South Africa's land dilemma

The country is locked in a controversial debate about land redistribution to try and right historical injustices. CNN's David McKenzie reports.

Posted: Nov 21, 2018 1:01 AM
Updated: Nov 21, 2018 1:31 AM

To understand what questions of land seizures and farm murders are all about, rural KwaZulu Natal is a good place to start.

Roland Henderson walks on the creaky floorboards of his stone farmhouse and points to a series of five sepia photographs hanging on the cream wall.

"These are my ancestors on the wall. So, if I loaf about during the day, they are watching me," he says with a chuckle.

Henderson's family has farmed in Besters, a cattle district of rolling grassland hills and acacia trees, for five generations.

"History is complicated in South Africa," I remark to him. "Our forebears took land from people. If not always directly, it was certainly helped by the legislation of the previous government. What do you think of that part of your legacy?"

"We can't ignore that. I don't think commercial farmers should atone for all the sins of apartheid that were committed," he says.

In Besters, the farmers are grappling hands-on with one of South Africa's most challenging historical problems.

When Nelson Mandela and the African National Congress came to power in South Africa in 1994, one of the key dilemmas they faced was the so-called land question.

The policy of pushing non-white South Africans off the land to the benefit of whites officially began with the 1913 Native Lands Act, though in reality the practice stretches back centuries.

The act limited black ownership to just 7% of the land. The vast majority of viable land was allotted to whites.

President Cyril Ramaphosa recently described the Lands Act as South Africa's "original sin."

"In my own family it happened twice, where land was taken, we were moved from where my parents had grown up owning land, working the land, they were moved and dropped into an arid place with no compensation whatsoever," said Ramaphosa in an exclusive interview with CNN.

"As it is now, the poverty that we have in South Africa, in part, has been given rise to by people not having assets."

This racist geography was accelerated during the apartheid years, when legislation codified the nationalist party's aims to keep races physically separated. Blacks and mixed-race South Africans were removed from cities and pushed into townships or homelands -- land allotted to non-whites, according to their ethnic identity.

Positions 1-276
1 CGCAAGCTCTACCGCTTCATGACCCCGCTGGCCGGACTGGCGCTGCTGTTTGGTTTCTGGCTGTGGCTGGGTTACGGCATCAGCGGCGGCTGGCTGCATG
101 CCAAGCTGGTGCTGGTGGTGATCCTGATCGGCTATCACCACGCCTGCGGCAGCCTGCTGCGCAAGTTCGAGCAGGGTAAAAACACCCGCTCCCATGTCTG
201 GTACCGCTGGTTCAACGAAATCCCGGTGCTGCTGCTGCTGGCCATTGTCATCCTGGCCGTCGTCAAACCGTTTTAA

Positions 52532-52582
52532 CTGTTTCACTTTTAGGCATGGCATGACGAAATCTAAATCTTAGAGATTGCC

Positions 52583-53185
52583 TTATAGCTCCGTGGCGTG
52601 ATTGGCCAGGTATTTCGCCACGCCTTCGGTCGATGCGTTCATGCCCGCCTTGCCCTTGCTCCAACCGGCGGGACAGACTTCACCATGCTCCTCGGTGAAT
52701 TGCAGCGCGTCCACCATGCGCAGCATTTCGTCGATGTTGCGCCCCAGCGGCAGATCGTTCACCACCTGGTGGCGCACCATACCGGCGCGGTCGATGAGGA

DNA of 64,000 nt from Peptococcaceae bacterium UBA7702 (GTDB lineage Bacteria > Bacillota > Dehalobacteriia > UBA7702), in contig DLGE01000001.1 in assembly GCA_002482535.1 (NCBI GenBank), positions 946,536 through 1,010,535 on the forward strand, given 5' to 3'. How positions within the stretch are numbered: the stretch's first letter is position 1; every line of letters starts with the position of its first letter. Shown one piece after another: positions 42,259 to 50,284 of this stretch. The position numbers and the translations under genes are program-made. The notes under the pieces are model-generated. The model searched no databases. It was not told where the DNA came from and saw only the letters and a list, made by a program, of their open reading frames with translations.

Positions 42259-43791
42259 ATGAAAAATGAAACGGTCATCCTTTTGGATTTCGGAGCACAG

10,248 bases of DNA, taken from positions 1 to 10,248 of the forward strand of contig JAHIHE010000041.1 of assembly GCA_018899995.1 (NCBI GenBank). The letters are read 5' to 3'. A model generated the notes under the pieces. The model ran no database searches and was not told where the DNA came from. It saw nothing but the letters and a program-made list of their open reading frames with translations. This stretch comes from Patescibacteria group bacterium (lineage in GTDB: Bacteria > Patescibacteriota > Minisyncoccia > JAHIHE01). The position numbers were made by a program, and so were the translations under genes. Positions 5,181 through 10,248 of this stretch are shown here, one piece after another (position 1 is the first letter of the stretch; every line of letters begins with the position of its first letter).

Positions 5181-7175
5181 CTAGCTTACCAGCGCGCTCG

They had to have a passbook, a kind of internal passport, to travel to designated white areas.

In Ladysmith, the nearest town to Besters, the "black spots" in town were erased in the 1970s, the non-white families forced out to a township called Ezakheni, some 15 miles away.

With the advent of democracy, land redistribution was, in theory, a top priority. But the South African government's efforts have been beset by problems.

The farmers in Besters didn't wait for them to rectify the past.

More than a decade ago, the commercial farmers in Besters held hundreds of meetings with the local community. As a result, with the help of government money, they have redistributed almost half of their district's land.

"It's complicated and there are many layers of history and many layers of conflict, but if you put everybody around a table and you talk to each other openly and honestly, you can find each other," says Henderson.

Emerging farmers like Ndizane Khosa have used their new land to raise cattle, chickens and sheep, and access to capital has allowed them to pull their families out of poverty.

"When we were growing up we had no idea how this farming worked, but our grandkids have the opportunity to learn properly now. I can pass that knowledge to them," Khosa says.

"In our district I have seven neighbors and they are all different colors, but we live happily together and there's place in the sun for us all," says Henderson.